Mrs Bantry          (sighs) Oh, very well. Murder! At breakfast! With guests!

Revd Green          (hopefully) Is there any more tea?

Olga Volgavitch   (frozen in the act of getting more food) I vosss here all ze time, eatink ze kipper, niet?

Everyone looks at Olga Volgavitch, suspiciously.

 

Scene 2 – Lounge. That Morning.

Everyone is present, having tea. Miss Marple is knitting. Andrea snaps snaps, snappily.

Japp                        (stands at fireplace, hands behind back) The name of the deceased is…

Miss Marple         Inspector, I don’t think we should say the name of the body in the Library just yet, you know.

Japp                        Miss Marple, who is in charge of this investigation?

Miss Marple         You are, Inspector, naturally. I just wondered if you had considered the begonias.

Japp                       (shakes head, ignores Miss Marple) The name of the body in the Library is… (chokes, falls to ground)

Andrea                  (screams, snaps a snap of the Inspector) Someone do something!

Miss Marple        (looks up) Has he turned blue, dear? (Andrea nods) Well I expect it’s cyanide. He’ll have about three minutes.

Col Bantry           (looking round wildly) The police photographer’s right! Someone do something! He’s only got three minutes!

Buttons                (helpfully) I could boil him an egg?

Brigitte                (screams) Murdered!

Hank                    (pats Brigitte’s hand) It’s fine, baby. I’ll handle it!

Olga Volgavitch   Izz too late! Heez goose is cooked!

Brigitte                (stops screaming) Goose? I thought it was an egg!

Buttons               (to Mrs Bantry) What, eggactly, would you like me to do with this one, Ma’am?

Mrs Bantry         Oh shove it in the library with the other one. Honestly! What will we do now?

Revd Green        (clearing throat) We could always have more tea?

Hank                   There’s more tea in that pot.

Miss Marple      (looks up from her knitting) How do you know that, dear? Who was the last to touch that teapot?

Everyone looks at Hank, suspiciously.

 

Scene 3 – Diningroom. That afternoon.

Everyone (except for Inspector Japp, Andrea, and Buttons) is present.

Brigitte                 So we’re all trapped here in this haunted house with a maniac running round murdering people in their beds till the police get here!

Hank                     (pats Brigitte’s hand) It’s fine, baby. I’ll handle it!

Col Bantry           No one has ever been murdered in Bantry beds! That unknown woman who had the cheek to turn up uninvited and get murdered has nothing to do with any of us!

Miss Marple        Are you sure, Colonel? Are you forgetting that incident in India?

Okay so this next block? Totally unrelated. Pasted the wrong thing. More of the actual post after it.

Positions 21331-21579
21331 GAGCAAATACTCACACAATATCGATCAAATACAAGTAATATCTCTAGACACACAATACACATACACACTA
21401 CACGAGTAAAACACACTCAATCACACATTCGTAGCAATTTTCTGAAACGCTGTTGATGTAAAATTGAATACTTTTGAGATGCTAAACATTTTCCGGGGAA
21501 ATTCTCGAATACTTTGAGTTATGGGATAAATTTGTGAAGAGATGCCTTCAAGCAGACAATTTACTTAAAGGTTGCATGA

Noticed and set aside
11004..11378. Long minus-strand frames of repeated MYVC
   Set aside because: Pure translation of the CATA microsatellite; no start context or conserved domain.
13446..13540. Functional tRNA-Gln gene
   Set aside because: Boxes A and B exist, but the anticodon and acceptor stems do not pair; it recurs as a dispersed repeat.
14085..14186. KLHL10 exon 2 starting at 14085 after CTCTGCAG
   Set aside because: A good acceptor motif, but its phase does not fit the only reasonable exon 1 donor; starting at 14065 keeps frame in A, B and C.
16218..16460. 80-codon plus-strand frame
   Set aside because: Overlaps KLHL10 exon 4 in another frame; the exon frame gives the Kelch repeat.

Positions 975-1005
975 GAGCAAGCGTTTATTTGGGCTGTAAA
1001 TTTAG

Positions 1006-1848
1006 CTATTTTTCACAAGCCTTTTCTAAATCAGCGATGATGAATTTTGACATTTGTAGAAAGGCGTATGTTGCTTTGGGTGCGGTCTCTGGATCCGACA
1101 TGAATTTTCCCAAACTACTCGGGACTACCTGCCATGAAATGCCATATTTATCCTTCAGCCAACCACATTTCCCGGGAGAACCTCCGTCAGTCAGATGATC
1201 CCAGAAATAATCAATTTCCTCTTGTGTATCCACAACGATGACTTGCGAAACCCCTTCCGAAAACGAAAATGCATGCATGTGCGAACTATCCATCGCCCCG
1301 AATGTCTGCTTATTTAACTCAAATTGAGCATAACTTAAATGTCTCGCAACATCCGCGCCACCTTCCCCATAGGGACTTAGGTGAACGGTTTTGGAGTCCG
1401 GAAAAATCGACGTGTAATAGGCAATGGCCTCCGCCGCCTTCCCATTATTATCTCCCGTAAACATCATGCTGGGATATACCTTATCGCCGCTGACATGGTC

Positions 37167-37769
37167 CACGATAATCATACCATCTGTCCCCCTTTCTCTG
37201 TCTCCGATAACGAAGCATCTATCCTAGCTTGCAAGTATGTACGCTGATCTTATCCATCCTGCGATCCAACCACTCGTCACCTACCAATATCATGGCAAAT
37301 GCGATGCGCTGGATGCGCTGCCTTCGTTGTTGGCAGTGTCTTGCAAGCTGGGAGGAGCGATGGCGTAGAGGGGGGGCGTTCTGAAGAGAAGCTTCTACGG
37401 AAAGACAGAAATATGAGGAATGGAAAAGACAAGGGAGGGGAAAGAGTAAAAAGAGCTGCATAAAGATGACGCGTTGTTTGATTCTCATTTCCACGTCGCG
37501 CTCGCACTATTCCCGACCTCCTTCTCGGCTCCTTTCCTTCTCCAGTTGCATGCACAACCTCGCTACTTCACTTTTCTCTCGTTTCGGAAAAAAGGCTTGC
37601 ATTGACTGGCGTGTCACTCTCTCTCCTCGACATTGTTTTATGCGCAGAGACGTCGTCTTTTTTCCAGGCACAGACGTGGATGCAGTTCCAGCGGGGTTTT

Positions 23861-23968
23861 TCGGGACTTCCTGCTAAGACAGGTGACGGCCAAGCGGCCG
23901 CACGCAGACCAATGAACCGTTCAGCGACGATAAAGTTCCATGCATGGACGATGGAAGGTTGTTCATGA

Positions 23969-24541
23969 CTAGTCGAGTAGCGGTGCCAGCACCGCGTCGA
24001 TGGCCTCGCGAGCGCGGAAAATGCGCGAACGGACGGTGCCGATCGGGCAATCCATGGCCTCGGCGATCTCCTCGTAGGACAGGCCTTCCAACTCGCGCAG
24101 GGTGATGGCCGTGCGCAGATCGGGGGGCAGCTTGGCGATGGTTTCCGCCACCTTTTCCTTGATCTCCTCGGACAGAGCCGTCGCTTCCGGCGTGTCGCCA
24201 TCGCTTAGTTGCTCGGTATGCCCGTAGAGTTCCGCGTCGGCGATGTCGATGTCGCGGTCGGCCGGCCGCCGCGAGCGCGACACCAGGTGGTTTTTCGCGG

Mrs Bantry           Not Bombay Lil, Arthur, surely! I thought all that was in your dim and distant youth!

Olga Volgavitch   But Bombay Lil was hunged by ze mob in Zaint Peterzburg!

Miss Marple         Really? That was certainly the official story, but according to that nice Orthodox bishop down the road, she was rescued by her anarchist sister and died a sainted hermit in Siberia. And, according to Somerset House, you were that sister.

Hank                     (laughs) I’m not buying that! You haven’t had time to take do a roundtrip by train to London.

Miss Marple        No dear. But I did have time to check online.

Revd Green          Russians make great tea. They boil it up in a, whatssit…

Hank                    Samovar.

Everyone looks at Hank, suspiciously.

Hank                    Darn.

Brigitte                 (pats Hank’s hand) It’s fine, baby. I’ll handle it!

Miss Marple        (looks at Brigitte) The way you handled the begonias, my dear?

Everyone looks at Brigitte, suspiciously.

Buttons                 (knocks on door, comes in) Excuse me, Ma’am.

Mrs Bantry           Not more bodies, Buttons!

Buttons                 No, Ma’am. Not more. Less! It’s the Inspector’s body. It’s gone!

 

Scene 4 – Lounge. Early that evening.

Everyone (except for Inspector Japp) is present, having drinks.

Col Bantry            Well this is preposterous! One of us must have murdered both Bombay Lil and the Inspector and moved his body! And when I say ‘one of us’ I mean ‘one of you’! It’s definitely not either myself or Dolly!

Revd Green           The bridge across the river is down. We won’t get out of here till morning!

Hank                      And the telephone wires have been cut.

Miss Marple         Hank, dear, you really must get a mobile. How do you know the bridge across the river is down, vicar?

Olga Volgavitch   Because he vent out ziss mornink, early, before brekfasst.

Brigitte                 And how do you know that? Spying on people, eh?

Mrs Bantry           Actually I think she was stealing the silver. I was going to mention it but with all the murders I found I really didn’t care!

Olga Volgavitch   Ok, I giff eet bak. Da?